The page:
If Internet is a great tool for entrepreneurs to test business ideas, YouTube is becoming the natural place to disclose inventions and test their relevance.
Leslie Berlin, a Silicon Valley historian, writes If no one sees, it is it an invention? for NY Times. Leslie explains that inventors have found in YouTube the right tool to make their inventions known and test whether those are worth any attention.
The video of Johnny Chung Lee (see above) where he explains how to use the Wii Remote to track your head to create a Virtual Reality display has been seen more than 6 million times! He has now been hired by Microsoft for their entertainment and devices division. And that has been a good hire, because the invention and how he explains it in the video are outstanding.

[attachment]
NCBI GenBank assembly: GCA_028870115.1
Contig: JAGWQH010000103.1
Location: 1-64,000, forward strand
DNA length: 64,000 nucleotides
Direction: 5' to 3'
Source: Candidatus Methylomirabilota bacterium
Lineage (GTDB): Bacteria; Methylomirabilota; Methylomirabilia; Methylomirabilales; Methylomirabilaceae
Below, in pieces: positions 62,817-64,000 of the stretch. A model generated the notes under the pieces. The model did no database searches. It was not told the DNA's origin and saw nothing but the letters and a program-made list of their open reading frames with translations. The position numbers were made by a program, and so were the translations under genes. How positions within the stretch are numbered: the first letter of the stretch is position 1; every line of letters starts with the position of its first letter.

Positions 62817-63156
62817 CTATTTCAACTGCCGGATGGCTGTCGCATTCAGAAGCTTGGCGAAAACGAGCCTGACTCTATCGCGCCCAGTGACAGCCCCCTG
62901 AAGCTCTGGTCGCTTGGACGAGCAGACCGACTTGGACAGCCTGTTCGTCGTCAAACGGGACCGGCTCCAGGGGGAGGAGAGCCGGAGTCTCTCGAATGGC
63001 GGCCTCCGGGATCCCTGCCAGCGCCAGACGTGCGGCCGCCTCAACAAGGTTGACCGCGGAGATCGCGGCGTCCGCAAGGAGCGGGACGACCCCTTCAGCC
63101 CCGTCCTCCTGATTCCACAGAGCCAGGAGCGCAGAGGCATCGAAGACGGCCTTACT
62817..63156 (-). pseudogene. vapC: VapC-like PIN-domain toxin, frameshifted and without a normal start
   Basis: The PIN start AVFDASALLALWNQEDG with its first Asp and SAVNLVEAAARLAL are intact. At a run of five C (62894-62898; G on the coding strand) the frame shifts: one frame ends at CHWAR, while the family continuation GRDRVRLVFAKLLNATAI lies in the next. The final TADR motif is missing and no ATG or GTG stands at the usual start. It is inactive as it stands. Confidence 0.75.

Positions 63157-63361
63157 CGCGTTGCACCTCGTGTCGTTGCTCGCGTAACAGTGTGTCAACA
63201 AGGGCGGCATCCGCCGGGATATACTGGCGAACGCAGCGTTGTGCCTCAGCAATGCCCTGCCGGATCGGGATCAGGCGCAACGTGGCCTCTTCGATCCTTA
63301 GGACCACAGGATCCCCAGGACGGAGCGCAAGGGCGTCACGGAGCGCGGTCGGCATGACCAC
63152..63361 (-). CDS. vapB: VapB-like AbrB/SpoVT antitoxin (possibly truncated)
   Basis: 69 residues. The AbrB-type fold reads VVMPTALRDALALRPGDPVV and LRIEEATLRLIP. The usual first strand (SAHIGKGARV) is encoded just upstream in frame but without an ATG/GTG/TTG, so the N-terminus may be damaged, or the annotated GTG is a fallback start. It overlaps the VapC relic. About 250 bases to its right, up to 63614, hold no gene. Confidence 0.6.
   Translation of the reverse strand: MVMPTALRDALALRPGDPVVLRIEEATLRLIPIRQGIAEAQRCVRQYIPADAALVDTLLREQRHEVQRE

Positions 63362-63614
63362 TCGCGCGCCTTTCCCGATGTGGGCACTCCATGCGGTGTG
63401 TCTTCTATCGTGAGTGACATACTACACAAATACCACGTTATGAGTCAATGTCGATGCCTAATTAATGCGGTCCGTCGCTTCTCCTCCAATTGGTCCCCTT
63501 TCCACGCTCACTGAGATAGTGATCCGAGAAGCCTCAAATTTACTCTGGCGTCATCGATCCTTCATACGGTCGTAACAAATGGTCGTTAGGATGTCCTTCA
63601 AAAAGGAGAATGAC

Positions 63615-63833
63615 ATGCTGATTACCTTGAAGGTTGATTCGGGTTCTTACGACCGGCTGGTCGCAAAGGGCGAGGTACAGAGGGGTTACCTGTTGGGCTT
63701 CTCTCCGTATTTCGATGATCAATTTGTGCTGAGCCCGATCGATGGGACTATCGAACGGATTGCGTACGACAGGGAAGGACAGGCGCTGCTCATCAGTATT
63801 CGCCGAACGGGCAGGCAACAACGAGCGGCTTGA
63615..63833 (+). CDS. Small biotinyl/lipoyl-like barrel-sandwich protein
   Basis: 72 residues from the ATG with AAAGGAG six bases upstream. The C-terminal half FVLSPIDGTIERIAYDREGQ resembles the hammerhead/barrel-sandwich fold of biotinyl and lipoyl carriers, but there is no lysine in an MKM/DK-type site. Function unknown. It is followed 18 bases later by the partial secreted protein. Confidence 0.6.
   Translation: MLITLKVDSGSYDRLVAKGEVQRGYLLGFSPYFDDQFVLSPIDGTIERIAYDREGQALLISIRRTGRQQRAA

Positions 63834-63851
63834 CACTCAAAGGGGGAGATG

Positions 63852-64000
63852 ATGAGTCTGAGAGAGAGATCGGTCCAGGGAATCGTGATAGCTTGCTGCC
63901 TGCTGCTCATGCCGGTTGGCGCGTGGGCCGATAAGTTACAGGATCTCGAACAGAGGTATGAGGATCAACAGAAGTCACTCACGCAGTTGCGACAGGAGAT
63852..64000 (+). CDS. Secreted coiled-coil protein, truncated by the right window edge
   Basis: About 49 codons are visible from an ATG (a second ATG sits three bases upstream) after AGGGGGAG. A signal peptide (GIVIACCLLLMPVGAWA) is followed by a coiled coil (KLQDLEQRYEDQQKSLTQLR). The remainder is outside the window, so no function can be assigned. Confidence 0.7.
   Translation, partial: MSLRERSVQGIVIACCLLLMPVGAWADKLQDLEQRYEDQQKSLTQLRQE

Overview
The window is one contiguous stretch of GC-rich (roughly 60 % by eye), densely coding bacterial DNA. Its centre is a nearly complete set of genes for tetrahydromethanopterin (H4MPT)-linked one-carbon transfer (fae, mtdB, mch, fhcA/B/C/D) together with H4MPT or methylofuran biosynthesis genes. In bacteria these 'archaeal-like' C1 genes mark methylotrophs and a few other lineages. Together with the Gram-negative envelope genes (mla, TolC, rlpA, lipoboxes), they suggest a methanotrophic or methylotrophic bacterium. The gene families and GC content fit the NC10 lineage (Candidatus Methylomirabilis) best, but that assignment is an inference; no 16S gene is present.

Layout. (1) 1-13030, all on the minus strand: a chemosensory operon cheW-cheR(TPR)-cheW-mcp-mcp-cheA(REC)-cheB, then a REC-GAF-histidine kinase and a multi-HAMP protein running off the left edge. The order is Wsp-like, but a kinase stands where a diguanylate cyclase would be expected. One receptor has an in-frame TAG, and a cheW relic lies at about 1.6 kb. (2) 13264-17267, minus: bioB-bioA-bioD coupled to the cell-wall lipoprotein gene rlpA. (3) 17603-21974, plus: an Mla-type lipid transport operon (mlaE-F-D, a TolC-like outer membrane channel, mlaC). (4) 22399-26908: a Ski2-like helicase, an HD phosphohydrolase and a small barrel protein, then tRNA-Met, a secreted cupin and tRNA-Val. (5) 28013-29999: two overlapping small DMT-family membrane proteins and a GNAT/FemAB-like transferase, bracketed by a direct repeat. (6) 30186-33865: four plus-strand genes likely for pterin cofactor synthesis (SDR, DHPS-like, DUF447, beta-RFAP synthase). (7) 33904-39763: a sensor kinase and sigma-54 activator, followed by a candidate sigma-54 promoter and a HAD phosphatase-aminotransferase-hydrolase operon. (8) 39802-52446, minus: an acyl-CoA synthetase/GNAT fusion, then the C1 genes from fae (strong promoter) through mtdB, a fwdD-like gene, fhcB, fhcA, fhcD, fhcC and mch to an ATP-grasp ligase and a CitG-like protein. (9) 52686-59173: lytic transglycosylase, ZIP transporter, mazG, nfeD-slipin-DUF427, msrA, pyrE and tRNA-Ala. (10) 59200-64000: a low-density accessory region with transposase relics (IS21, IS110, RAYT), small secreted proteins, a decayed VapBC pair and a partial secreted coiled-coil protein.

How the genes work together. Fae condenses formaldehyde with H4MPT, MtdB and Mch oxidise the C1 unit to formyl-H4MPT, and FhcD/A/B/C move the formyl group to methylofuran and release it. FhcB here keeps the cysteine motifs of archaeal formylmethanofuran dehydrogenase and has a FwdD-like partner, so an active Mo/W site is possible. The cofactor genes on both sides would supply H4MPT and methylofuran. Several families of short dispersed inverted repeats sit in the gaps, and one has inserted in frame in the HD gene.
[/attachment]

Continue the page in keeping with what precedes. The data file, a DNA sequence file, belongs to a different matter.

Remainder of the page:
Two ideas from Mr. Lee extracted from the NYTimes article:
- Mr. Lee chooses his projects based on the “work-to-wow” ratio. “I want to get the biggest wow for the smallest amount of work,” he explains.
- “Would providing 80 percent of the capability at 1 percent of the cost be valuable to someone?” If the answer is yes, Mr. Lee says, pay attention. Trading relatively little performance for substantial cost savings can generate what Mr. Lee calls “surprising and often powerful results both scientifically and socially.”
YouTube is definitively becoming another great tool for Open Innovation. Ideas are shared faster and better than ever, and inventors as Mr. Lee even provide their code in their websites.
By the way, watching the video and reading about Mr. Lee’s ideas, and mixed with the announcement of Microsoft Surface to bring a Touchless interface, I have no doubt that in 5 years we are going to be interacting with computers and consumer electronics in a very different way.